okay, first if I can just calm down the giant smile at what I perceived as a dig at "Twilight" (thank Jeebus), this made me think and question myself a little. In my blog writing, I don't really have any target audience. I guess I'm just trying to cure people (and myself) of boredom. But in my other writings, my cure is for loneliness. One of the reasons that I'm addicted to Joss Whedon's work (read..."huge buffy geek"), is that he writes characters with such depth and that are unique but also have a general "that could be me" quality that makes you feel less alone, somehow. You start envisioning theses characters as real people that you could be friends with and you invite them into your heart and television (or just mind, for stories rather than screenplays) and it cures you of that alone feeling. I try to recreate that in my own "jesi" way.

David Noceti said...

What? Me? A dig at Twilight? Noooooo. Surely not.

I'd also say that I enjoy commiserating with you through your blog. That post about Brighthouse sorta put you in the role of hero in my own battles with corporate idiocy, finance charges, hook up fees, and "we screwed up but are going to blame you because it makes us more money" sort of bull. I still think you should reenact the return of your gear to the offices and take a picture for that post. Just grab some random stuff and bring it to them. It'll be great.

Amber J. Gardner said...

I don't mind the Twilight jokes, but Harry Potter may spark the protectiveness in me ;)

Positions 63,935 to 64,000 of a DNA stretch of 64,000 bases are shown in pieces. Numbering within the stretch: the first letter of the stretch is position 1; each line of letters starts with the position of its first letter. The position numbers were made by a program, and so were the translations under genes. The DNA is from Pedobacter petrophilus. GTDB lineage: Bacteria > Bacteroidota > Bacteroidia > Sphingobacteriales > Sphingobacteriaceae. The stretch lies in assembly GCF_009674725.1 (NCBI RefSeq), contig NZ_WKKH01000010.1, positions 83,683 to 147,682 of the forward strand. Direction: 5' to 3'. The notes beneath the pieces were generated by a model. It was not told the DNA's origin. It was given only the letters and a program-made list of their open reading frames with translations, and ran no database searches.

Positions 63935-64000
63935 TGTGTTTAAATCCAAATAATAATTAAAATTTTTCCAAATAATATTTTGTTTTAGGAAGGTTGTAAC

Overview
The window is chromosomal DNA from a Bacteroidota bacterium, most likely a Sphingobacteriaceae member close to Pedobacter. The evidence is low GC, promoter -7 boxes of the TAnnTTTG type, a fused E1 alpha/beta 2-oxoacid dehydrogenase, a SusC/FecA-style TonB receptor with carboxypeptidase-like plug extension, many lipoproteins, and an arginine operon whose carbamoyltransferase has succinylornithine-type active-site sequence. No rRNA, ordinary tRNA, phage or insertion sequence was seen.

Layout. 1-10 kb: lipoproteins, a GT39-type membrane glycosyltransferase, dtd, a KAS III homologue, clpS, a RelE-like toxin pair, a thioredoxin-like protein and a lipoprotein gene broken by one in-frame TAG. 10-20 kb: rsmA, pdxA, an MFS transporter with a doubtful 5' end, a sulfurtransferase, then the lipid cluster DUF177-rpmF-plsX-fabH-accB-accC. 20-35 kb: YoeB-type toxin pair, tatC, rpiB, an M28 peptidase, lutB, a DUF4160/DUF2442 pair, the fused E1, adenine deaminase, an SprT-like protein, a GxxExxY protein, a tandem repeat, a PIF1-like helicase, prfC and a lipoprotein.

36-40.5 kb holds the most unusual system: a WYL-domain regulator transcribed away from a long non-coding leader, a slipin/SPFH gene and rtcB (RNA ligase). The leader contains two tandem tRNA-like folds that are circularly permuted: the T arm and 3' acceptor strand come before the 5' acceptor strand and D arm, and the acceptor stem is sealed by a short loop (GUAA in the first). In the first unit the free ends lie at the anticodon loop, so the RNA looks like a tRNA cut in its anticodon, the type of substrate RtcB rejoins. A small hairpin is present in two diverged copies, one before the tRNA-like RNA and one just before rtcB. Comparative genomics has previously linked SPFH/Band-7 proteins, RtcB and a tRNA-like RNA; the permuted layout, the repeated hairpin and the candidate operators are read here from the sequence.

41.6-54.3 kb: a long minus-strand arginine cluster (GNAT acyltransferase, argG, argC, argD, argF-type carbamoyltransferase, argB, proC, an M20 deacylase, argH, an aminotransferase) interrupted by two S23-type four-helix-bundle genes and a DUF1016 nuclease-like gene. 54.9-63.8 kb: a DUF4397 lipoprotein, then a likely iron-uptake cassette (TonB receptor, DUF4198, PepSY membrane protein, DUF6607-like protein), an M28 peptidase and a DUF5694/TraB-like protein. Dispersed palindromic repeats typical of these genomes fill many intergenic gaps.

I've tried to picture my audience, but it always comes down to someone like me. Someone who likes fantasy stories, role playing games, and most likely anime/manga. Between the ages 13-23 probably and an appeal to both sexes...more to guys though.

But what am I trying to cure?

Hmmm... The lack of well-written, strong female leads in fantasy in the world? Nah, that lack is already becoming less and less. I think I'm offering hope in my stories. Hope that when all goes dark and everything looks bleak, it'll all turn out alright in the end. Does that work?

Oh, also I'm also reading Finding Your Voice! I'm halfway through it and really like it. Totally useful information! I hope you find it helpful too.

David Noceti said...

I'll be mindful to steer clear of that then. ;)

I guess that my biggest problem is that I don't see myself as a part of any crowd. I'm in some strange subset. A guy who writes and chops wood, who can sketch and build a garage. I love comics but have never been to comic con. I read but not often enough. I think that for most writers just writing for themselves is well enough, I just worry when I do it because I know that I'm an odd duck. Then again, maybe I'm not as odd as I think.

Or maybe it's just that there are more oddballs out there than I think. :)

Amber J. Gardner said...

I've never been to a comic con either and I think I've read a little over a dozen books in my lifetime, most of that a decade ago. I can sketch...but not very well. I often feel out of place in this scene as well simply due to my lack of skill (you totally beat me with the garage building skill...as well as the great blogging and attaining writing partners/friends skill. I'm making this sound like a roleplaying character sheet. How geeky of me lol).

There's probably a whole population of oddballs out there. The problem with oddballs is that we tend to think we're the only ones out there.

What are your stories like, btw? I've been curious for a while now.

S.F. Robertson said...

Good post.

You're not as much of an odd duck as you think you are, babe. And while I agree that generally you need to know who you're writing for, I firm believer that audiences find books. As long as you write a great story that's fresh and new someone will read it.
As you've told me on numerous occasions, if my book ever ends up on shelves, it will be in the teen section, but that doesn't mean only teens will read it. With my luck, I'll have a following of creepy middle-aged men...

Post a Comment